Research Article: A common genomic code for chromatin architecture and recombination landscape

Date Published: March 13, 2019

Publisher: Public Library of Science

Author(s): Kamel Jabbari, Johannes Wirtz, Martina Rauscher, Thomas Wiehe, Arthur J. Lustig.


Recent findings established a link between DNA sequence composition and interphase chromatin architecture and explained the evolutionary conservation of TADs (Topologically Associated Domains) and LADs (Lamina Associated Domains) in mammals. This prompted us to analyse conformation capture and recombination rate data to study the relationship between chromatin architecture and recombination landscape of human and mouse genomes. The results reveal that: (1) low recombination domains and blocks of elevated linkage disequilibrium tend to coincide with TADs and isochores, indicating co-evolving regulatory elements and genes in insulated neighbourhoods; (2) double strand break (DSB) and recombination frequencies increase in the short loops of GC-rich TADs, whereas recombination cold spots are typical of LADs and (3) the binding and loading of proteins, which are critical for DSB and meiotic recombination (SPO11, DMC1, H3K4me3 and PRMD9) are higher in GC-rich TADs. One explanation for these observations is that the occurrence of DSB and recombination in meiotic cells are associated with compositional and epigenetic features (genomic code) that influence DNA stiffness/flexibility and appear to be similar to those guiding the chromatin architecture in the interphase nucleus of pre-leptotene cells.

Partial Text

More than three decades ago, a relationship between genome organization and recombination was detected from banding of human chromosomes. R bands and G/R borders were found to be the preferred sites of DNA exchanges and the “hot spots” of mitotic chiasmata [1,2]. These observations suggested a correlation of recombination with compositional discontinuities (change of GC% along chromosomes) [3–5], which was later extended and statistically validated [6].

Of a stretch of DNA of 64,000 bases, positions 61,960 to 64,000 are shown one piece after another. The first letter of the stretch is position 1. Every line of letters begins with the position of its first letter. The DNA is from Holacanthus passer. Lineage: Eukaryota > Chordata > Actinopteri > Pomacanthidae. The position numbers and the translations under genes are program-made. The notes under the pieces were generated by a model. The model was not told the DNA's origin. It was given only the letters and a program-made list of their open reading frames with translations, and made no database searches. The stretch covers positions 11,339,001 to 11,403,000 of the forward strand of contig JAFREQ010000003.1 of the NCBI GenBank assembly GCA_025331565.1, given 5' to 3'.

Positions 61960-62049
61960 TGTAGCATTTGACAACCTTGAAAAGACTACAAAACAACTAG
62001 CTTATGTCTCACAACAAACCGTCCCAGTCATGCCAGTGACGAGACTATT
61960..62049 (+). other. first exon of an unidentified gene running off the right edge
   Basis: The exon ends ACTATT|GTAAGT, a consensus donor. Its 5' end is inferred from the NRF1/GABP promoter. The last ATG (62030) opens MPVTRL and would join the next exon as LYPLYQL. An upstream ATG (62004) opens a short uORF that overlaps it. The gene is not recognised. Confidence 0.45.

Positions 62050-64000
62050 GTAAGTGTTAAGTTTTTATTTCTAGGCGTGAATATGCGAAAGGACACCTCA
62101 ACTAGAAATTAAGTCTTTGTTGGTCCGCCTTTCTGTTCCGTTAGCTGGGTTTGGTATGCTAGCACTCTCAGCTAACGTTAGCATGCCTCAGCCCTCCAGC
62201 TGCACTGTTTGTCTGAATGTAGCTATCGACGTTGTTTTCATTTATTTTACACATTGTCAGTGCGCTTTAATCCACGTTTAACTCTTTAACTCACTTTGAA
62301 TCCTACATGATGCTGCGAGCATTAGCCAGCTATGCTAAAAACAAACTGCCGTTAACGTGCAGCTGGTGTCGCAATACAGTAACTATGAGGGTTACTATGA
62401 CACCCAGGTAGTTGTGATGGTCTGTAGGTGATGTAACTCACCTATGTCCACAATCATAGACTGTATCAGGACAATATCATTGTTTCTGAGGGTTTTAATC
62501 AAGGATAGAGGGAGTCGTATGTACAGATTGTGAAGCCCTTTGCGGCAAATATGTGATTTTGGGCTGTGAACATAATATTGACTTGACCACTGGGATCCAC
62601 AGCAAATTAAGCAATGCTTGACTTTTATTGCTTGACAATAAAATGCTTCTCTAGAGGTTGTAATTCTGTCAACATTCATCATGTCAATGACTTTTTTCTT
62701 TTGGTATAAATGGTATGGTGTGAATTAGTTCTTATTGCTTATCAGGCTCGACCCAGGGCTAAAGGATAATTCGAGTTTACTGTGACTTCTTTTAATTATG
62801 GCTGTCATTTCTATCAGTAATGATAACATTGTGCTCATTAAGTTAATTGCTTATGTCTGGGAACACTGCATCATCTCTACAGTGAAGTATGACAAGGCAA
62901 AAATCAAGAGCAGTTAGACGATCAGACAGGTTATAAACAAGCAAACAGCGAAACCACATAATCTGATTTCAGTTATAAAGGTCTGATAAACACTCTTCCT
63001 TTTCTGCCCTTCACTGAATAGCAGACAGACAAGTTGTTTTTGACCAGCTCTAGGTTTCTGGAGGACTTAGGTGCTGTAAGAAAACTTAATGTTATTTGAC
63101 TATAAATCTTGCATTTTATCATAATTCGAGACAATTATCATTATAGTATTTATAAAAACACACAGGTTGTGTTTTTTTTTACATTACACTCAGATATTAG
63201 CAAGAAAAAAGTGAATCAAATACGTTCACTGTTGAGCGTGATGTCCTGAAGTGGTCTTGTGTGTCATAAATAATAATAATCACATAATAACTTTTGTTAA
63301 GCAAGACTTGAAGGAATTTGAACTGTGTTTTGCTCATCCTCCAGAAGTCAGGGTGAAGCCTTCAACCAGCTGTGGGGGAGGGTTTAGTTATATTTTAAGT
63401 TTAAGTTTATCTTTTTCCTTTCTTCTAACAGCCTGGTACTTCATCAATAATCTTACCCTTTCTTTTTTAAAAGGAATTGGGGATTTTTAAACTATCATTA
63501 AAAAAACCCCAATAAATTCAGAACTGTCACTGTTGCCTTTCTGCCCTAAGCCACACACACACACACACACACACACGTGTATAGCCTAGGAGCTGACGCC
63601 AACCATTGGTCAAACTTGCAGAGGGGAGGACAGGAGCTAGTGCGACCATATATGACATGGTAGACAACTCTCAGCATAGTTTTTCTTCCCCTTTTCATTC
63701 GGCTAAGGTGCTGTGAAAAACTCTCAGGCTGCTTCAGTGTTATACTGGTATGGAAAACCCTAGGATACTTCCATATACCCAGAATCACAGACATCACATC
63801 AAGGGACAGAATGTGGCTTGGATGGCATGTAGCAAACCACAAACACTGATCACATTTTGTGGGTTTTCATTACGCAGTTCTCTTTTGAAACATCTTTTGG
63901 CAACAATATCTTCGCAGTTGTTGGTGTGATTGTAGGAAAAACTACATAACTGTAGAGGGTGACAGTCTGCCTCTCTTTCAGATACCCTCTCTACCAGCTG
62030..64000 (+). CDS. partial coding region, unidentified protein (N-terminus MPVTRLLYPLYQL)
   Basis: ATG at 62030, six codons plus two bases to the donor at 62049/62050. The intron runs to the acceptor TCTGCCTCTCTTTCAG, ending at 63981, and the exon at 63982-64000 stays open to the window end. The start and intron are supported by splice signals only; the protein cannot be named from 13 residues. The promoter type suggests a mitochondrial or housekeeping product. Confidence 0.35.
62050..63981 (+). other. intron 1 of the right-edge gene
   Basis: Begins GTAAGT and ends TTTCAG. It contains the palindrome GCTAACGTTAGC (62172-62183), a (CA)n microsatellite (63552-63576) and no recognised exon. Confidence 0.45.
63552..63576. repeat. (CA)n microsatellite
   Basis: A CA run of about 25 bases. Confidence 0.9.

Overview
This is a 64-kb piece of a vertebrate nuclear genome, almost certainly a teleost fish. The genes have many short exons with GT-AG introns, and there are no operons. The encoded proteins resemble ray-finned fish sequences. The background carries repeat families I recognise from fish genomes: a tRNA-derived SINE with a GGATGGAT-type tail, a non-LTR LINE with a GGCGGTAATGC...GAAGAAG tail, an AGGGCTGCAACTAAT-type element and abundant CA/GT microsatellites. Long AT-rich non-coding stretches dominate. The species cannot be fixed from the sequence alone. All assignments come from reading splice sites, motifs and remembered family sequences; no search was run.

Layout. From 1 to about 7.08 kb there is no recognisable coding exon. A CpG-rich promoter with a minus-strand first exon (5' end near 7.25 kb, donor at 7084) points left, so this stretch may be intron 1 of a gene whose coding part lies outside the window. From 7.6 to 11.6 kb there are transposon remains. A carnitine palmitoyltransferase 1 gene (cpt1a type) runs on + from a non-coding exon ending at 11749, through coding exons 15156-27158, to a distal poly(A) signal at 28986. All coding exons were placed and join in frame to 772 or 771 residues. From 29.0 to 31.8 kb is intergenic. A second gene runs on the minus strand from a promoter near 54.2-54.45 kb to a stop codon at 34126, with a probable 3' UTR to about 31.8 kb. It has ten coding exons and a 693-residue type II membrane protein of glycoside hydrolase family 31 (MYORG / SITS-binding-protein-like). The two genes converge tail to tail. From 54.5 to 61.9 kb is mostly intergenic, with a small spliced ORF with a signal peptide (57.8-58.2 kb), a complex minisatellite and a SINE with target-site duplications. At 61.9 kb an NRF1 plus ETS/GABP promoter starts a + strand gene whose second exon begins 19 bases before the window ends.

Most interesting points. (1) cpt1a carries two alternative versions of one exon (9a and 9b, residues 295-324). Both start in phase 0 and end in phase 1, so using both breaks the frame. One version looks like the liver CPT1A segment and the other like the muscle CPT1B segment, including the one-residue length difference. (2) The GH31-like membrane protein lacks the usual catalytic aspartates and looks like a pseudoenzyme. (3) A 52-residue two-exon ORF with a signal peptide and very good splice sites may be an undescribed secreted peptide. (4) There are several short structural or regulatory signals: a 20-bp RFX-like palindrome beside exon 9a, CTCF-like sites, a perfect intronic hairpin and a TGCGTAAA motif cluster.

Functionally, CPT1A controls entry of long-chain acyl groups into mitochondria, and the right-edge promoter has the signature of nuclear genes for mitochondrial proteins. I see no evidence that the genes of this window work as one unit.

Although the occurrence of hot spots of recombination and its relation to open chromatin was suspected many decades ago, the recent observation of the correspondence between isochores and TADs, and the large number of available genomic maps allowed us to re-visit the recombination landscape in mammals and connect it to chromatin architecture. We have shown that the majority of low recombination domains coincides with pre-leptotene constitutive LADs (the GC-poorest, transcriptional repressed isochores). Our data suggests that the trade-off between major determinants of the genomic code, namely DNA sequence constraints and the associated modified or native protein binding partners, can affect the conformation of the chromatin fibre, primarily determined by its own stiffness and flexibility. LRDs and LD-blocks are shown to significantly, albeit weakly, match TADs and isochores. Moreover, loading and binding affinities of key determinants of meiotic recombination hot spots (PRMD9, SPO11, DMC1, H3K4me3) are positively correlated with TADs GC%. Combined, these observations suggest that DSB and recombination frequencies are associated with similar compositional and epigenetic features that constrain the distribution of chromatin in the interphase nucleus. Pre-meiotic TADs and sub-TADs and their sequence design (e.g. oligonucleotide frequencies) might represent a structural template, within which meiotic loops organize themselves, evoking a component not yet taken into consideration in the “topological memory” paradigm.




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